The Real Scandal at Notre Dame: Religious vigilantism poses a danger to Catholic colleges, writes Patricia McGuire. Hearing from the president of the United States does not. (Inside Higher Ed)

Hiring Scandal Escalates at North Carolina State: The president of the University of North Carolina System and the chancellor of North Carolina State University have called on Mary Easley, wife of the former governor, to resign from a position at North Carolina State that has come to be seen as political patronage, The Raleigh News & Observer reported. Easley was hired to direct a speakers series, but was given additional duties and a five-year, $850,000 contract during a period of budget constraints at the university. The controversy has already led to the resignation of the university's provost and of the a university trustee. Easley has not indicated if she will quit. (Inside Higher Ed)

Secretary Duncan Urges "States to Act Now" and Submit Stimulus Fund Applications: U.S. Secretary of Education Arne Duncan today urged states to submit applications for State Fiscal Stabilization Funds as quickly as possible, saying teaching jobs are at risk and reforms must move forward. "We have an urgent need to reform our schools and prevent teacher layoffs," said Duncan. "The Department is turning around applications within nine days on average. States that have not yet applied need to do so now." (U.S. Department of Education)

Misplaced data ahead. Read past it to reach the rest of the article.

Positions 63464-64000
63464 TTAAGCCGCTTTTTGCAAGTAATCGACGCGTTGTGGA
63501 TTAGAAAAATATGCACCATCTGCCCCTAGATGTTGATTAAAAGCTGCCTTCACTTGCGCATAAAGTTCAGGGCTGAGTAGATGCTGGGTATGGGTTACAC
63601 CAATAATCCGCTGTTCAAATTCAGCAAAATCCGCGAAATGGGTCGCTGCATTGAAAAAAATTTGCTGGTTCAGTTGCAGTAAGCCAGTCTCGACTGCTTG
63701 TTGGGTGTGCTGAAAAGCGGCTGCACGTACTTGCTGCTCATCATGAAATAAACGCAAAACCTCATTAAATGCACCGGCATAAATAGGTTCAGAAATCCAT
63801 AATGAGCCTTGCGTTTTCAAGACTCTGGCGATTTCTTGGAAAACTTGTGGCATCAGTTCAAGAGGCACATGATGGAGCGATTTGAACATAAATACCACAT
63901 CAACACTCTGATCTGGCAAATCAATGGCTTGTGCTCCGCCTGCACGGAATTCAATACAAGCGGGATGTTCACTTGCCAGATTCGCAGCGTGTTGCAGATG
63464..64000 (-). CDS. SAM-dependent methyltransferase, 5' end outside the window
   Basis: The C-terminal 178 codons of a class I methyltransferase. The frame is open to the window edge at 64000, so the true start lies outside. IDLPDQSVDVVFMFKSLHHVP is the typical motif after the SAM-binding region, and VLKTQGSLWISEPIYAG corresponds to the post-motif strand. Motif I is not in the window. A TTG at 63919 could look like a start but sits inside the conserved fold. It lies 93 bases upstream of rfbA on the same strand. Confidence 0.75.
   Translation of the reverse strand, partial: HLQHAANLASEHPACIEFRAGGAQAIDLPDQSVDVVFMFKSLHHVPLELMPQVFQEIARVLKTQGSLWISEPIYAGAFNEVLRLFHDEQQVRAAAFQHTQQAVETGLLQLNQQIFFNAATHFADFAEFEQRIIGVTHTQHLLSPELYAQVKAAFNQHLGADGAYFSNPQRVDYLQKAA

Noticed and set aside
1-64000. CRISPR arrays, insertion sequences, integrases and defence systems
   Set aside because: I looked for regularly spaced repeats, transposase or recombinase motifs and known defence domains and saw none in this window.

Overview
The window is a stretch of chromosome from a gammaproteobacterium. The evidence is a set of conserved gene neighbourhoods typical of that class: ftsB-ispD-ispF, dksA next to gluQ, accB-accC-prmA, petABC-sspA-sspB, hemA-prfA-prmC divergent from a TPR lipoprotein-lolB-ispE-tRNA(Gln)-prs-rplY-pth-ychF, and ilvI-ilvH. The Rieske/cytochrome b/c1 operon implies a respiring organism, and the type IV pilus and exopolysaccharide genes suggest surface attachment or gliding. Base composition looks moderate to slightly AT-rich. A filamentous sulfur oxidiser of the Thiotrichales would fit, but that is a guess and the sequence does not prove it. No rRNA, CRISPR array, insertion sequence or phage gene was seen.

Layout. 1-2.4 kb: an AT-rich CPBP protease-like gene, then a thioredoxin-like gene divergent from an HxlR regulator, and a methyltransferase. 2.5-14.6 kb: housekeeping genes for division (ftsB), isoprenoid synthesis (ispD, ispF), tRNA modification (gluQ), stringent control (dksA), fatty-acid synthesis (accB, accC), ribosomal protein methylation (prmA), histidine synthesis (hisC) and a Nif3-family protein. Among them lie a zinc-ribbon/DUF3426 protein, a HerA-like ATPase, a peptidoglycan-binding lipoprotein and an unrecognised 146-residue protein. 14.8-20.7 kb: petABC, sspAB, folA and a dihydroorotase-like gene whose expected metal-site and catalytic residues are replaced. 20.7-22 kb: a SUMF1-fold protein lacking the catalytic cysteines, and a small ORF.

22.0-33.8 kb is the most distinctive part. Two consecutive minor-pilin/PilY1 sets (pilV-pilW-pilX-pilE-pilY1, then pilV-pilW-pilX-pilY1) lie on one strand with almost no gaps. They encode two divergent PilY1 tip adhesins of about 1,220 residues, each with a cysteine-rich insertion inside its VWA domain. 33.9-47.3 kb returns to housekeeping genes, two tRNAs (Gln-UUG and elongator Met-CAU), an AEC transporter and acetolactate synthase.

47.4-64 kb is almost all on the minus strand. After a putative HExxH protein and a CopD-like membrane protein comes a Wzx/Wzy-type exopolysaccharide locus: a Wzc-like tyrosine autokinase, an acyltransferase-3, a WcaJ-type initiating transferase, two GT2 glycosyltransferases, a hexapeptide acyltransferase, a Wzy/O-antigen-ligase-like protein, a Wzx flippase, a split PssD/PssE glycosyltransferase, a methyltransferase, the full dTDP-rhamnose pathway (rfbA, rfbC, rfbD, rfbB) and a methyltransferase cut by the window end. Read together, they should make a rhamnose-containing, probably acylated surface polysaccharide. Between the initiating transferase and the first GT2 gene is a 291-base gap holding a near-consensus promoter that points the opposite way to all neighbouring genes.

Spotlight Focuses on D.C. Vouchers: For such a small program, the private-school-voucher initiative for the District of Columbia has been getting an awful lot of attention lately.
One of its longtime champions, Sen. Joseph I. Lieberman, I-Conn., convened a May 13 hearing during which he made the case for extending the life of the federally funded program, which President Barack Obama recently proposed to phase out. The D.C. Opportunity Scholarship Program, established as a five-year pilot in 2004, now serves some 1,600 low-income students in Washington. The program has become a focal point of debate nationally between voucher supporters and opponents. (Ed Week)

Home-Schoolers Rally: Hundreds of home-schoolers descended on the Missouri Capitol on May 14 to protest a measure that would require students to earn 16 credits before they can drop out of high school. (Education Week)

Report Highlights Risks of Teacher Merit Pay: Teacher merit-pay plans may be growing in popularity with politicians, but a new report finds such programs are less widespread in the private sector than might be expected, and often bring unintended negative consequences. (Education Week)

N.C. School District to Replace Laid-Off Teachers With Novices: Some experienced teachers being laid off in the Charlotte-Mecklenburg, N.C., district will be replaced with 100 new Teach For America recruits. (Education Week)

Psst! Need the Answer to No. 7? Click Here: As Web sites are transforming the way undergraduates study, some wonder whether they encourage cheating and undermine learning. NY Times)

Something Gingrich, Sharpton Can Agree On: Close Education Achievement Gap: Politics often produces strange bedfellows. But yesterday, on the 55th anniversary of the landmark Brown v. Board of Education decision that integrated the nation's schools, when former Republican House speaker Newt Gingrich shared the stage at a boisterous rally in front of the White House. (Washington Post)